I was out of town and more or less offline late last week when the
July/August Atlantic Monthly hit newsstands with its front cover blazing
the title of Nicholas Carr’s
article, "Is Google
Making Us Stoopid?" (the "Stoopid" is much sexier on the actual cover than it is
here because the letters are done colorfully and in the Google font).
Alex posted thoughtful responses, and I am sure there will be more.
Carr’s article, if you have not read it yet, hops along like Level 1 on
Frogger (which, coincidentally, was released in 1981): without much exertion,
the argument leaps from personal anecdote to the role of media in shaping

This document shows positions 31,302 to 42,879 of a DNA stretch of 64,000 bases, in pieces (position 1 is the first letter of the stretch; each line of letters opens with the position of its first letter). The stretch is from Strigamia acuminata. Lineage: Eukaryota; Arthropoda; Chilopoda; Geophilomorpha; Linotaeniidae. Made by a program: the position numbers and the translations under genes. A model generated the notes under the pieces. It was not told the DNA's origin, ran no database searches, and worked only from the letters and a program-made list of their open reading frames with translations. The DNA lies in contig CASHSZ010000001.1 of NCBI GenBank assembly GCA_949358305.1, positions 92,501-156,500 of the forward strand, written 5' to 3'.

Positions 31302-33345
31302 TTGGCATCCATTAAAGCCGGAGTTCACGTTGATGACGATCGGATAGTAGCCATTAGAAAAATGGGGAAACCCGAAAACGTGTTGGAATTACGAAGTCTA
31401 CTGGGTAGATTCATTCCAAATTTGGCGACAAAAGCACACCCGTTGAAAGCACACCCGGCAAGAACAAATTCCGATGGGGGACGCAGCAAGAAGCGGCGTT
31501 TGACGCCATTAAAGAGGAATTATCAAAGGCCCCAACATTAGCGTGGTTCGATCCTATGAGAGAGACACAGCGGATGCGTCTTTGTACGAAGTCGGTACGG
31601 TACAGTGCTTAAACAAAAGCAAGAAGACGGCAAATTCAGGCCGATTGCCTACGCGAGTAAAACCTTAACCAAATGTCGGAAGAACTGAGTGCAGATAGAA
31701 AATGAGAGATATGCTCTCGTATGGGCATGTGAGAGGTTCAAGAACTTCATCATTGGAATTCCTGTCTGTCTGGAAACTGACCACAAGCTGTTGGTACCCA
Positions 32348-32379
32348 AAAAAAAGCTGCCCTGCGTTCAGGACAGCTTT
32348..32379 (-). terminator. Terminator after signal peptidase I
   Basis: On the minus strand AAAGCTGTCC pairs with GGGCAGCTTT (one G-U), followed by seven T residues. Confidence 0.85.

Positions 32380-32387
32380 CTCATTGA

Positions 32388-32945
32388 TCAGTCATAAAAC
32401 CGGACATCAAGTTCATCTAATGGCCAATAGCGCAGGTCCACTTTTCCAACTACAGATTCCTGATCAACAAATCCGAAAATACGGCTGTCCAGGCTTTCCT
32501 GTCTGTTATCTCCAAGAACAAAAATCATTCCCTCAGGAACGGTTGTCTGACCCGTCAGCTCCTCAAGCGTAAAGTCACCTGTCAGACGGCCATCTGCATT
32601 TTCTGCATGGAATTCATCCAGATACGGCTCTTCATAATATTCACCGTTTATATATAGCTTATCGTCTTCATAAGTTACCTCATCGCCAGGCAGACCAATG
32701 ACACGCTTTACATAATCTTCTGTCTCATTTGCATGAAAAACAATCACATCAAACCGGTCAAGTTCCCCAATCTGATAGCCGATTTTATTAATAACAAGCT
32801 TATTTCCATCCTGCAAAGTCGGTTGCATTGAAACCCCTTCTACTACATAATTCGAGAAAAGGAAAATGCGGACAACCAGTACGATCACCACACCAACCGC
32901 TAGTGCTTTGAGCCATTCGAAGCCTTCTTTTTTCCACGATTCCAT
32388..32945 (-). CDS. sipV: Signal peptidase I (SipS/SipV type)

cognition to the insidious effects of too much easy access to information via
"[A]s we come to rely on computers to mediate our understanding of the world,
it is our own intelligence that flattens into artificial intelligence" (63).
Carr welcomes skeptics but also fends off all-out dismissals of his deep
wariness of the changes he has experienced first-hand. He begins the article
with his own reasons for believing this "flattening" to be endemic and imminent
for Google users: 1.) he is more and more easily distracted in his own attempts
to read anything longer than a couple of pages and 2.) what was once
pain-staking research is now available to him almost instantaneously. With a
simple search, he can quickly summon great heaps of material on [enter search
terms]: "And what the Net seems to be doing is chipping away my capacity for
concentration and contemplation" (57).